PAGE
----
s all hands-on deck. From public sector agencies, scientists, educators, the business sector, funders, community leaders, civil society to our youth, everyone must be engaged. Science‐based, community appropriate methods for wetland restoration have been developed and need to be widely adopted. Restoration projects should aim to first understand and address the underlying ecological necessities of each individual area – fixing the underlying reasons for why the wetland haven’t naturally regenerated in the first place. This may require cleaning up the wetlands, removing invasive species, reestablishing the hydrological balance and restricting access and use. When the enabling biophysical and socioeconomic conditions are put back in place applying ecological wetland restoration principles, nature will do the rest. When that happens, species to site matching is optimal, resulting in better survival, faster growth and a more diverse and resilient wetland.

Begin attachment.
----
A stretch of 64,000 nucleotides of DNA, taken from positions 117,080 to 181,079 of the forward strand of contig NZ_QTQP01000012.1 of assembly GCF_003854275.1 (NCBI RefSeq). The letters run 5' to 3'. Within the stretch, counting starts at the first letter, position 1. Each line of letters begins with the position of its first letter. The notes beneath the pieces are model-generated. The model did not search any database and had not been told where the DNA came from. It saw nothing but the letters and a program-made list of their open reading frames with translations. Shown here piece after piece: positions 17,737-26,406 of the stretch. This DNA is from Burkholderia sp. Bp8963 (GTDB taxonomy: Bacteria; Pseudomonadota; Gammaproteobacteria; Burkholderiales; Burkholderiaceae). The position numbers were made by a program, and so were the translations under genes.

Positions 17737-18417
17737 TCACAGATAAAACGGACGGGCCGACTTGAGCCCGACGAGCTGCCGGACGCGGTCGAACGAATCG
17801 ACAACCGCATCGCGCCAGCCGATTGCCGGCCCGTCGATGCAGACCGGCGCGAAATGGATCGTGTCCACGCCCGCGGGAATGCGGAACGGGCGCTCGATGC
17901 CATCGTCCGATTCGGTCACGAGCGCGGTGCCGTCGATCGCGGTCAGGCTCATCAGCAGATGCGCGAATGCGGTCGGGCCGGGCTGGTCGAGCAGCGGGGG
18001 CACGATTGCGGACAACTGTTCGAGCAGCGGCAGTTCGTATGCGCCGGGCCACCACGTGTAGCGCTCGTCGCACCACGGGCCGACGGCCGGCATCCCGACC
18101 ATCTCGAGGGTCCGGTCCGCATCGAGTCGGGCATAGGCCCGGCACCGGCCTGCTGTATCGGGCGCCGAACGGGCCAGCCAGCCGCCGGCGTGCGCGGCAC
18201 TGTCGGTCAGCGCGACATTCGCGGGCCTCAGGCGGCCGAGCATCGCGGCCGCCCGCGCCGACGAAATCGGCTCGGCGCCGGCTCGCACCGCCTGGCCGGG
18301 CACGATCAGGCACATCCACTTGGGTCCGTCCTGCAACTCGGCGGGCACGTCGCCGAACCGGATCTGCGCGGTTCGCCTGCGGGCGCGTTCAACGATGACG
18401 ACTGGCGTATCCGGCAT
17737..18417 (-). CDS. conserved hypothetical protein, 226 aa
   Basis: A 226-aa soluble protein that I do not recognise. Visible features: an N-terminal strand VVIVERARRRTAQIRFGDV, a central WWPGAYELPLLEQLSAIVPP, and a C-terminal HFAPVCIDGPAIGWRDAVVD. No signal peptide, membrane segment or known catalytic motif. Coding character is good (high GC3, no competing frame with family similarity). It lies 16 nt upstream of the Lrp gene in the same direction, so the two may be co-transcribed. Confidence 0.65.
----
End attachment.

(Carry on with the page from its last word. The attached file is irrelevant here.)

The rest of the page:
The Institute of Marine Affairs (IMA), as the premier marine research institute in Trinidad and Tobago, has been conducting the science needed for the restoration of our wetlands. A pilot mangrove restoration project was conducted in 1999 and based on the monitoring conducted we are better able to understand restoration/rehabilitation principles. Studies have been conducted in mangrove forests and marshlands to determine cause(s) of degradation, with the intent of removing the stressors so natural regenerative processes can occur. A replanting project was undertaken at Caroni Swamp with primary school children in Central Trinidad and with the community to raise awareness of the importance of mangrove forests.